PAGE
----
Canadian regulator clears Newmont’s $10B merger with Goldcorp

Newmont has said it expected to gain $100 million in savings from synergies between the two companies. (Image: Eleonore mine in Northern Quebec, Courtesy of Goldcorp)

United States gold giant Newmont Mining (NYSE:NEM) has cleared one of the regulatory hurdles for its planned mega- merger with Canada’s Goldcorp (TSX: G), a combination that would create the world’s largest producer by output, challenging Barrick’s recently cemented supremacy.

The Denver-based gold miner said the Canadian Competition Bureau had green-lighted the $10-billion stock-for-stock transaction and added it’s now working with other regulatory agencies to secure the rest of the required approvals.

The merged miner will be led by Newmont’s Chief Executive Officer Gary Goldberg, who is retiring by the end of the year. Tom Palmer, the company’s current chief operating officer, will take over as CEO.

The companies aim to close the deal in the second quarter, which will mark the arrival of the combined company, to be called Newmont Goldcorp. The new miner will have operations in the Americas, Australia and Ghana, producing between 6 and 7 million ounces of gold annually over the next ten years and beyond. In contrast, the new Barrick has targeted between 5.1 and 5.6 million ounces for this year.

The merged miner will be led by Newmont’s Chief Executive Officer Gary Goldberg, who is retiring by the end of the year. Tom Palmer, the company’s current chief operating officer, will then take over as CEO.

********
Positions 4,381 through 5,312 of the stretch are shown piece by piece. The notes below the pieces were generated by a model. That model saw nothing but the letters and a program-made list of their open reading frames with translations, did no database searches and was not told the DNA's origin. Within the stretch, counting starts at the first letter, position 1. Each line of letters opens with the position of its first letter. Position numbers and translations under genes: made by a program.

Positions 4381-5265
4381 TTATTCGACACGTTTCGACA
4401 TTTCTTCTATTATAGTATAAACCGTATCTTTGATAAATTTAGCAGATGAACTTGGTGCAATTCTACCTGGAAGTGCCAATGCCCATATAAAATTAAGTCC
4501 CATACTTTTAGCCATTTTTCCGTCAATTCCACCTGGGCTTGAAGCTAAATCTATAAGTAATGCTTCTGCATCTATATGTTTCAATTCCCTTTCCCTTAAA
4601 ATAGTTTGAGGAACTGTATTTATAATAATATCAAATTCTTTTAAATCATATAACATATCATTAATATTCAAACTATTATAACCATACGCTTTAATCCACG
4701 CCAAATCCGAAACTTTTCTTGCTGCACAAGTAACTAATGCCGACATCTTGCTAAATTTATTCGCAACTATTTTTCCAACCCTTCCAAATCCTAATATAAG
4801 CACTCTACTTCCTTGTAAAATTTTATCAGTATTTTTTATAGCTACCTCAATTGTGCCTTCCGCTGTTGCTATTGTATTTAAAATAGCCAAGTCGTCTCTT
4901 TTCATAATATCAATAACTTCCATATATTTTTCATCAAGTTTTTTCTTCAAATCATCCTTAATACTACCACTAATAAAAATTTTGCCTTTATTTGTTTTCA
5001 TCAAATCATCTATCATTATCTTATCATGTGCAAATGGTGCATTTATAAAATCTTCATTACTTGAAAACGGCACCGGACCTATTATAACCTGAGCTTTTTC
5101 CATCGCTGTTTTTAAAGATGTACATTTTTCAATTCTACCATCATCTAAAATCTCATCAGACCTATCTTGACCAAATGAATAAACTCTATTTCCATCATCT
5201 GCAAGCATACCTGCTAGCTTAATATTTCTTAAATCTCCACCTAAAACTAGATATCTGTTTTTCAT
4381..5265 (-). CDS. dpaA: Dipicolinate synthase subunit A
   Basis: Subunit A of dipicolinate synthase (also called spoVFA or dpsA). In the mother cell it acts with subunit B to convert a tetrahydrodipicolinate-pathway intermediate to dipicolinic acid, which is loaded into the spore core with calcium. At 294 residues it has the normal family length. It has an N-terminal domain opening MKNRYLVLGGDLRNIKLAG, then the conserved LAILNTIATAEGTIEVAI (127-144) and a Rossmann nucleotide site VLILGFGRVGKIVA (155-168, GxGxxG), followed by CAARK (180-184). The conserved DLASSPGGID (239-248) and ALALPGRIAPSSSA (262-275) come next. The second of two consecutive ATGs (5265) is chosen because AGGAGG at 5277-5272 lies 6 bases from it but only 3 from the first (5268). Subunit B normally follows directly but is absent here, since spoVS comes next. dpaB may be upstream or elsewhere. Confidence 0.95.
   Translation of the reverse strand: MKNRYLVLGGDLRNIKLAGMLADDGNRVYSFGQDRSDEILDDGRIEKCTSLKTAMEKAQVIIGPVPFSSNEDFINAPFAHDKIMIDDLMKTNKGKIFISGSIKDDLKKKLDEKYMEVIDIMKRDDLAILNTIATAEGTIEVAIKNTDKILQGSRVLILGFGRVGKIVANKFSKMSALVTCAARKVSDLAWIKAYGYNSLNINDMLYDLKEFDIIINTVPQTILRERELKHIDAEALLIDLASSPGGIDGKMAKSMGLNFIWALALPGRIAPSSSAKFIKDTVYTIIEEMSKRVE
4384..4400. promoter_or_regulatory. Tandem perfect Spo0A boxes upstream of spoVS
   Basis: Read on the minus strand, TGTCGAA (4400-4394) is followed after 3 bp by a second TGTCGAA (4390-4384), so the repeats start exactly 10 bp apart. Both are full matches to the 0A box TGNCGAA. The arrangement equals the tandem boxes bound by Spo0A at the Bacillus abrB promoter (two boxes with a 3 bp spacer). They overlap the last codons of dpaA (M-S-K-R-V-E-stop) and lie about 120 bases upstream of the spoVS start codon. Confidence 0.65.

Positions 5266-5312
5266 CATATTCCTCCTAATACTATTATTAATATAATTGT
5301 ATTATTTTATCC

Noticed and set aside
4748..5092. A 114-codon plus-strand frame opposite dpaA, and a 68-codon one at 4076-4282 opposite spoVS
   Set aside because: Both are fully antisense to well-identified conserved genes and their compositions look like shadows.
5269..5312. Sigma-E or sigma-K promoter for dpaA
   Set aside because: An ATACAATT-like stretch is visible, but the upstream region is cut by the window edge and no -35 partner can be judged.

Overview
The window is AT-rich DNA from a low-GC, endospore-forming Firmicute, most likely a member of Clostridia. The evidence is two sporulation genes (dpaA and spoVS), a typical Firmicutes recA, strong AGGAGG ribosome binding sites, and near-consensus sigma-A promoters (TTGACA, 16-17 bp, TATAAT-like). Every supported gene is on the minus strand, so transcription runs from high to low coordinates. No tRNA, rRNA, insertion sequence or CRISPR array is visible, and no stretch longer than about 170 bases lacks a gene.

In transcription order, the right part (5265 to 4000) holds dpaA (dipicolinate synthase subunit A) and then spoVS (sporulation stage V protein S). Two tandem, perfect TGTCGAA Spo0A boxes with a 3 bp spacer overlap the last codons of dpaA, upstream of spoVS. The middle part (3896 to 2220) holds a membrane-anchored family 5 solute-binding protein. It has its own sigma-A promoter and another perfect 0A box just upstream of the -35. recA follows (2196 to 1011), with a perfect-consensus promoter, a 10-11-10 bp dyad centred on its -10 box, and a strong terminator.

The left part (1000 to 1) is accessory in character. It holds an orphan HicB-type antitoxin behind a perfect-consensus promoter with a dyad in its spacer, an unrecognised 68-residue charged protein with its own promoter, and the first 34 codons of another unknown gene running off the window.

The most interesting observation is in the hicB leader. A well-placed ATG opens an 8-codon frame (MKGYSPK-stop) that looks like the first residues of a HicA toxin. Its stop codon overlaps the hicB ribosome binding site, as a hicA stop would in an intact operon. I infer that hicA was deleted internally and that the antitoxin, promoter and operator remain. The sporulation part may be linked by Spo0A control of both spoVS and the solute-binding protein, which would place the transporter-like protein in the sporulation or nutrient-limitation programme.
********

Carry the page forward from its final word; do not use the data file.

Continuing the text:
Newmont has said it expected to gain $100 million in savings from synergies between the two companies once the deal closed, by relocating Newmont’s North American headquarters from Elko to Vancouver, and by optimizing Goldcorp’s assets.

Vancouver-based Goldcorp, the world’s third-largest bullion producer by market value, has underperformed its peers in recent years. In late October, The company lost close to a fifth of its market value in a single day after reporting weak production, climbing costs and a decline in reserves.

The company’s shares have been in a long-term tailspin, but were trading 3.8% higher Tuesday at $14.83 on the Toronto Stock Exchange, down from more than $54 in 2011. Since the planned merger with Newmont was unveiled, the stock has gained 7.2%.

Newmont’s shares were up almost 3.5% in New York on Tuesday, trading at $34.39 by noon local time. The stock has climbed around 8.2% since the deal was announced last month.

Gold prices were up Tuesday, hitting their highest level in nearly 10 months, lifted by safe-haven buying as investors monitored continuing trade talks and political uncertainty in Europe.

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